However, at the need-blind colleges on her list, your family finances truly will not. Exception: If your daughter isn't a US citizen or Permanent Resident, she will be held to a much higher standard at all but a small handful of colleges. And if any of the colleges on your daughter's list are “need aware," then your FAFSA and Profile figures could also affect her outcomes. (BUT … need-aware colleges typically evaluate and rate all applicants without regard to financial need. So it is only at the very end of the process … when the freshman class is being finalized … that money comes into play. Thus the strongest candidates will often stay in the class, regardless of financial need, while the borderline ones with high need might be replaced. Therefore, given her outstanding grades and test scores, even the need-aware colleges may admit your daughter based on her record and not on your finances.)

And if she wants to remain on the waitlist at any of the colleges that have placed her there, here are some suggestions on how to proceed: http://www.collegeconfidential.com/dean/tips-for-getting-off-the-yale-waitlist/ Note, however, that some colleges that are ordinarily need-blind may not be need-blind for the waitlist. And your daughter's chances of acceptance off a waitlist will be best at the places where she can fill some deficiency in the class. In other words, if she has indicated an interest in an under-subscribed major, if she hails from an uncommon home city or state, if she plays an unpopular instrument, etc., this could push her towards the front of the line.

With most of her college decisions still pending, I am optimistic that your daughter will have choices that she is excited about. Again, it's not responsible of me to address the reasons why she has not received acceptances so far, but I tossed out some ideas on that anyway. I do hope that her college list has balanced her admission risk. There are many colleges –including those that take finances into account—that would welcome a student of her caliber.

Good luck with the decisions yet to come. And, indeed, luck does play a role in this confusing process.

Written by

Sally Rubenstone

Sally Rubenstone

Sally Rubenstone knows the competitive and often convoluted college admission process inside out: From the first time the topic of college comes up at the dinner table until the last duffel bag is unloaded on a dorm room floor. She is the co-author of Panicked Parents' Guide to College Admissions; The Transfer Student's Guide to Changing Colleges and The International Student's Guide to Going to College in America. Sally has appeared on NBC's Today program and has been quoted in countless publications, including The New York Times, The Washington Post, USA Weekend, USA Today, U.S. News & World Report, Newsweek, People and Seventeen. Sally has viewed the admissions world from many angles: As a Smith College admission counselor for 15 years, an independent college counselor serving students from a wide range of backgrounds and the author of College Confidential's "Ask the Dean" column. She also taught language arts, social studies, study skills and test preparation in 10 schools, including American international schools in London, Paris, Geneva, Athens and Tel Aviv. As senior advisor to College Confidential since 2002, Sally has helped hundreds of students and parents navigate the college admissions maze. In 2008, she co-founded College Karma, a private college consulting firm, with her College Confidential colleague Dave Berry, and she continues to serve as a College Confidential advisor. Sally and her husband, Chris Petrides, became first-time parents in 1997 at the ripe-old age of 45. So Sally was nearly an official senior citizen when her son Jack began the college selection process, and when she was finally able to practice what she had preached for more than three decades.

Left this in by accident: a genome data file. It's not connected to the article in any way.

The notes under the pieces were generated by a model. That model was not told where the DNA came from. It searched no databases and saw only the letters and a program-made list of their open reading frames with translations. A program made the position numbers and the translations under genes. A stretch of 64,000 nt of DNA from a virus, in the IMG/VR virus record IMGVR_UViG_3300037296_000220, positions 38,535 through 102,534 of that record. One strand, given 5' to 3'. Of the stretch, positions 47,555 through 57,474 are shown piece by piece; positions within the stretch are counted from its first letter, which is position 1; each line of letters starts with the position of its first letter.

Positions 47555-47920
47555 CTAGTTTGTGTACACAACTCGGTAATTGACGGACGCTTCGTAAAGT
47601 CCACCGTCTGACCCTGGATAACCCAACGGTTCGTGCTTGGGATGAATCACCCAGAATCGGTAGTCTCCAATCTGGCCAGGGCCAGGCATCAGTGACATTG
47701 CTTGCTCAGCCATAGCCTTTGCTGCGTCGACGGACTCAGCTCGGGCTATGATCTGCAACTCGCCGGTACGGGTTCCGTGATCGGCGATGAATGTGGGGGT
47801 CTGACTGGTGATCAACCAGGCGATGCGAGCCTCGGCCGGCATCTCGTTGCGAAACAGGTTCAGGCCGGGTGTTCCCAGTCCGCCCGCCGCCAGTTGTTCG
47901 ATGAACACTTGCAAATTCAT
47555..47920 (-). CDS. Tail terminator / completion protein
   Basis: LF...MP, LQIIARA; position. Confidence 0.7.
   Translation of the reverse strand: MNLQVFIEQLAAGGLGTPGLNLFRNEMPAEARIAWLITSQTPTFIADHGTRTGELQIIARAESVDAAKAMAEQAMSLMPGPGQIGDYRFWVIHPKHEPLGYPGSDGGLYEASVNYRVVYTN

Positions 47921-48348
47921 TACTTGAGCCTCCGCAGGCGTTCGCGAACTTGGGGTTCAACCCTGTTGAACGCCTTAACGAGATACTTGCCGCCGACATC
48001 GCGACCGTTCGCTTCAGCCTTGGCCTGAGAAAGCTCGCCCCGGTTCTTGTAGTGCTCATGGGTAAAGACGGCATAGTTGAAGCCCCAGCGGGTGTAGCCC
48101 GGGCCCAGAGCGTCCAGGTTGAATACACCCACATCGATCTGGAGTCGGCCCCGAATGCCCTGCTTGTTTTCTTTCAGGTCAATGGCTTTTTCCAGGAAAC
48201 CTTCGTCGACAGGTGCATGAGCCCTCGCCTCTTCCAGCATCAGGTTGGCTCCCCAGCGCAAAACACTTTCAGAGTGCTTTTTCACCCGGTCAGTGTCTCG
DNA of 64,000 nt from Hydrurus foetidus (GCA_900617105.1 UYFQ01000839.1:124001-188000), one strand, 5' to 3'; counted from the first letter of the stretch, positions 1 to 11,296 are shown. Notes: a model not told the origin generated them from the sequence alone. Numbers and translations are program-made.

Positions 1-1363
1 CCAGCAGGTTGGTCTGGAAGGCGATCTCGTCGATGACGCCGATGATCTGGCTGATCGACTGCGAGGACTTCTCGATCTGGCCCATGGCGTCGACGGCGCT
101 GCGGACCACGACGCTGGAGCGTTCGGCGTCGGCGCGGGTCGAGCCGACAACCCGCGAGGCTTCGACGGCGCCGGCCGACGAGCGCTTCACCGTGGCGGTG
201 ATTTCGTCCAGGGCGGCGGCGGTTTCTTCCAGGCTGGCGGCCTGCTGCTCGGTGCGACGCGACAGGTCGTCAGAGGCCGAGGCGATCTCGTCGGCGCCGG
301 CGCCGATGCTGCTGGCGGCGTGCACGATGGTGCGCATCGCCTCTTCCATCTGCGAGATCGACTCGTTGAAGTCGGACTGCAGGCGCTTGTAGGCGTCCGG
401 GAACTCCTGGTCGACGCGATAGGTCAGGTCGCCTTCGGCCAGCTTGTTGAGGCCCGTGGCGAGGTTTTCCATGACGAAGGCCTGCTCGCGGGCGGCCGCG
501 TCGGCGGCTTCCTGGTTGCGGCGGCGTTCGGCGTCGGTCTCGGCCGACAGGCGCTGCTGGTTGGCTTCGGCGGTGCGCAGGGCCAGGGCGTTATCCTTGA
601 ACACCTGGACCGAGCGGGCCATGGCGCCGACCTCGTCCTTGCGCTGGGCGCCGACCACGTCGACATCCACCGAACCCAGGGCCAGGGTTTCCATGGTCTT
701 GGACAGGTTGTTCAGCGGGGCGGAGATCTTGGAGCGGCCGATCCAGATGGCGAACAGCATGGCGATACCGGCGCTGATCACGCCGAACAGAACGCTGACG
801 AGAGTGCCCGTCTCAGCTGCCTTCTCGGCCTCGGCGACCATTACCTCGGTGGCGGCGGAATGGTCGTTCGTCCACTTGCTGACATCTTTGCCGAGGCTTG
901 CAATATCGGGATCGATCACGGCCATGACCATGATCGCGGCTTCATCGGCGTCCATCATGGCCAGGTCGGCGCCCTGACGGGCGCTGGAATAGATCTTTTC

More on Applying to College

See all
typing at computer- karolina-grabowska-6958506-resized

Authentic Voice in College Essays

That’s why you want to use your authentic voice when writing any college essay.

So what’s the problem? A student has shared an ess…


College Interview Prep Tips: Brainstorm, Research, Analyze, Generalize

I recently visited Washington University in Saint Louis and was lucky enough to set up an interview. By speaking with peers of mi…

campus gates

Academic Index Scores: Why They Matter and How They're Calculated

Note: Click here for 10 Summer Programs You Can Still Apply For or keep reading to learn more about academic index scores.

8 Podcasts for Students Going Through the Admissions Process

7 Podcasts for Students Going Through the Admissions Process

Podcasts can offer a wealth of information to busy students, particularly when it comes to the college admissions process. We…


Avoid College Application Regrets: Tips For Getting It Right the First Time

Decision Day occurs each year on May 1st and is the deadline for students to inform the college of their choice of their intent t…

Get a student loan that goes beyond tuition.

Ascent offers cosigned and non-cosigned student loans with exclusive benefits that set students up for success.

Explore Now!
Find Your Scholarship

Want to find money for school that doesn’t need to be paid back? Access insights and advice on how to search and apply for scholarships!

Search for Scholarship